Health and Safety: Can a Corporation be held Criminally Negligent for the Conduct of Supervisors?

| April 11th, 2017 | No Comments »

Upon other employer duties relevant to health and safety, the duty to provide competent supervisors may be the most important. An employer may have all the requirements of a safe workplace, however, having a supervisor that is negligent may result in criminal charges against the business resulting in sever fines. Criminal negligence charges are for extreme cases such as the one below.

R. v. Metron Construction Corporation

The case of R. v. Metron Construction Corporation (Metron) is an important case to be aware of and also a sad one. In this case, Metron was given a project of restructuring the balconies of several high-rise buildings. The president of the company hired a project manager, whom then hired a supervisor for the workers on site. Swing-stage scaffolding was needed for the workers to work on the buildings’ exterior balconies. Life lines were required to be worn by each worker and were attached to each swing-stage, ensuring any falls wouldn’t result in injury or death. The supervisor was responsible for insuring that safety procedures were followed.

The company ordered additional swing-stage scaffolding that did not have proper labels for maximum capacity as required under the Ontario Health and Safety Act (OHSA). On December 24th, 2009, 6 workers including the supervisor boarded onto a swing-stage to travel to the 14th floor. The normal practice is for only 2 individuals to be on a swing-stage at once. The combined weight led to the collapse of the swing-stage, leading to 4 deaths (including the supervisor). There were only 2 life lines available on the swing-stage, only one of which was used properly – the worker that properly used the lifeline was uninjured and the other that used it improperly was injured. The use of a lifeline is also a regulation required by the OHSA. A report concluded that the combined weight and the faulty design of the swing-stage was the reason for the collapse. Further, had all workers used lifelines, the deaths would be prevented. A toxicology report also revealed that workers were under the influence of marijuana, including the supervisor.

Decision:

Metron was found criminally negligent under the Criminal Code for the conduct of the supervisor. This was due to the degree of blameworthiness and severity of the accident. Specifically, the departure from the 2-person limit norm, the improper use of lifelines, workers being under the influence of marijuana, and the fact that the supervisor allowed all this to take place were all factors leading to this decision. The fine was set at $750 000, from the initial $200 000 in order to denunciate and deter such negligence that place workers in danger.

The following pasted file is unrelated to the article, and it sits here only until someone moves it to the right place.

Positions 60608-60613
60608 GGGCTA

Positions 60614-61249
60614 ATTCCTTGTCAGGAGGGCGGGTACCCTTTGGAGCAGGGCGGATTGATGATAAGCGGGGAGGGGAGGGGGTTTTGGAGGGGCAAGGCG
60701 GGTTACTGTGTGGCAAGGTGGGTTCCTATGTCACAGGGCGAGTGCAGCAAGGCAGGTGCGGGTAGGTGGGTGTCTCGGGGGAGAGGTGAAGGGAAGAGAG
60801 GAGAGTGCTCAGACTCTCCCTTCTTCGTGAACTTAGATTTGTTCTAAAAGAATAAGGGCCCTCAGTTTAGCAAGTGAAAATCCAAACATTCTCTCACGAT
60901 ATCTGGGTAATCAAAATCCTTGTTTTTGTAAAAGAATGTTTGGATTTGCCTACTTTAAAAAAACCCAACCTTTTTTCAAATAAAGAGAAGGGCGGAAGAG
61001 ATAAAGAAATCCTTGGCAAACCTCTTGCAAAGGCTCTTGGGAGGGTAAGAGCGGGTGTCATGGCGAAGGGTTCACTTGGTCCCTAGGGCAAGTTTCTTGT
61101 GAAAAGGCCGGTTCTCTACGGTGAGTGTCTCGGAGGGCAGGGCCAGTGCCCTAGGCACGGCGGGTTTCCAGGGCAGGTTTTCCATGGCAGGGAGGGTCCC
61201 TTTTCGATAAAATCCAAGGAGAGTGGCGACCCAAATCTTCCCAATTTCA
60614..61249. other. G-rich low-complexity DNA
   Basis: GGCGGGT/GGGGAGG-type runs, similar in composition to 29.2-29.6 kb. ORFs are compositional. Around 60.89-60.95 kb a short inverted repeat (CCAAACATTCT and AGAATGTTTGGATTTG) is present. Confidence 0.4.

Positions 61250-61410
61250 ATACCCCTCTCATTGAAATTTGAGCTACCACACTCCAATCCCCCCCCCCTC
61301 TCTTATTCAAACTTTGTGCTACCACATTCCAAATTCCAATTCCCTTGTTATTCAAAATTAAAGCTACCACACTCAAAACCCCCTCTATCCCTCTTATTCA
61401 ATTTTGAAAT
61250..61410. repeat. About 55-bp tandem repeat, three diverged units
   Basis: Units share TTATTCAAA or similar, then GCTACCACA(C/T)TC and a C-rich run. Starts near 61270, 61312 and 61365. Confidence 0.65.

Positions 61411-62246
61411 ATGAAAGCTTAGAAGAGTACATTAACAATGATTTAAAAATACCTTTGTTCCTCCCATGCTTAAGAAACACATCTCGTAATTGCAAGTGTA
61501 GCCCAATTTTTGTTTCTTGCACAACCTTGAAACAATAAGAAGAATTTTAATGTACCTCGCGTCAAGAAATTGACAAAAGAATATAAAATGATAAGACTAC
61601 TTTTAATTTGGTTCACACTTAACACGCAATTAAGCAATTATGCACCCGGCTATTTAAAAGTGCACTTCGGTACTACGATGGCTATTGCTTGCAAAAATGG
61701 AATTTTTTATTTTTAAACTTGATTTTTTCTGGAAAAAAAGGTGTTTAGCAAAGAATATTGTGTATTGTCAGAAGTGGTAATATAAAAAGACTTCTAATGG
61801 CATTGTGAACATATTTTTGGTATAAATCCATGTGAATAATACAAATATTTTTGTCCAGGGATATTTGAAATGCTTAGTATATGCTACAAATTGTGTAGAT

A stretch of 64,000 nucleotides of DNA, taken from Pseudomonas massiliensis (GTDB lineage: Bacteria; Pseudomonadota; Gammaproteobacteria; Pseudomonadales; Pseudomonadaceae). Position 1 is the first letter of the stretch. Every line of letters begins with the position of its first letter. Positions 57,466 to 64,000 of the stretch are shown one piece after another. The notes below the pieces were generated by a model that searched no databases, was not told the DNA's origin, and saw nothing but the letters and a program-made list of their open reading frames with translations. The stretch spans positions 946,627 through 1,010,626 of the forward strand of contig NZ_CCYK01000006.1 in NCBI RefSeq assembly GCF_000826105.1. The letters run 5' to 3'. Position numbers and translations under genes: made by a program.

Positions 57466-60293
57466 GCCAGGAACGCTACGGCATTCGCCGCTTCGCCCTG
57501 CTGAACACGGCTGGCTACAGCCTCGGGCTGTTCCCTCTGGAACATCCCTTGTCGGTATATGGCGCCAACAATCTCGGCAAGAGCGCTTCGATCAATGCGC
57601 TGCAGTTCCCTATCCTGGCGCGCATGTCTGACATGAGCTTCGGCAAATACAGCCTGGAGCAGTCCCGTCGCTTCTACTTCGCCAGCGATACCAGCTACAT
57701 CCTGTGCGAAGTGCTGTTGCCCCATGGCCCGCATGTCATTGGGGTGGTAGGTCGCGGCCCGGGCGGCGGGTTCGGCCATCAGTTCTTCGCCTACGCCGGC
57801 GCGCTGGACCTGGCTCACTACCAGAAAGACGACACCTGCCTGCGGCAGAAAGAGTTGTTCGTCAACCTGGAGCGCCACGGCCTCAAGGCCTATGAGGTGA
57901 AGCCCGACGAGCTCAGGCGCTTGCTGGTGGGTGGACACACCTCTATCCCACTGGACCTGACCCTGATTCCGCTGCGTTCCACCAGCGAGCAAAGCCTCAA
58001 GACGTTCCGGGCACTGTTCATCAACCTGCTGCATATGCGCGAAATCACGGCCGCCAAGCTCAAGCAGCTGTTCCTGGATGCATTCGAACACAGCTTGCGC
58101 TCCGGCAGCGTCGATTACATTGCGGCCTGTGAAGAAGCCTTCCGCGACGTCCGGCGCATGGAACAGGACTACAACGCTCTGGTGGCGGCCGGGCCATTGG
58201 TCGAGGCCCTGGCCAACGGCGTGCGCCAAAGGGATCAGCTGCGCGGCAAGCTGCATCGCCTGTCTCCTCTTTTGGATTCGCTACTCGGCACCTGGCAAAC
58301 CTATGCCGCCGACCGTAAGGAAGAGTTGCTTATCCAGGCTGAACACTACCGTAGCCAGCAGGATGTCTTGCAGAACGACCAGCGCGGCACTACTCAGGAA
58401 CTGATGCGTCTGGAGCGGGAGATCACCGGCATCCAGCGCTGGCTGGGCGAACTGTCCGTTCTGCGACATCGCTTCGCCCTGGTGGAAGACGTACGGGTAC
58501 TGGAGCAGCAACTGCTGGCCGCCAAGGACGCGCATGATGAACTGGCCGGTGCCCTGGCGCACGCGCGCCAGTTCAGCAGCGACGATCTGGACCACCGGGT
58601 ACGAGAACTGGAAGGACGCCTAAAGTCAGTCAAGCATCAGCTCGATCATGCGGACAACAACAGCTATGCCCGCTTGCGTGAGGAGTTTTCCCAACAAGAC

Takeaway:

Corporations can be found criminally negligent for the actions of anyone in a supervisory role. Specifically, the court maintained that the seriousness and the corresponding penalty is not to be diminished by the fact that the negligence was the fault of the supervisor rather than a more prominent figure of the company. It is therefore important for human resource and health and safety professionals to be aware of the importance of having competent and diligent supervisors responsible for the health and safety of workers. Employers must ensure that supervisors are properly trained and that all standards are followed so that unnecessary accidents are avoided. Training, inspections, workplace policy and proper lines of communication should all be used as a means of maintaining high standards of health and safety. In addition, any violations by supervisors should be dealt with in a serious manner with discipline imposed accordingly. If there are any concerns in your workplace regarding health and safety policy and compliance, please seek the advice of an employment lawyer.

Medical Marijuana Use in a Safety Sensitive Workplace: Can an Employer Deny an Employee Use?

| March 13th, 2017 | No Comments »

Medical marijuana may be prescribed for several medical reasons. Under human rights law in Ontario, workers have a right not to be discriminated against on the grounds of ‘disability’ which encompasses illness. The use of medicinal marijuana in the workplace must be treated the same as any other prescription drug that a worker uses for a medical condition. In order to use medicinal marijuana in the workplace, the employee must provide medical documentation stating the nature of the disability (reason for use), and whether he/she is able to safely work while using medicinal marijuana while requesting accommodation.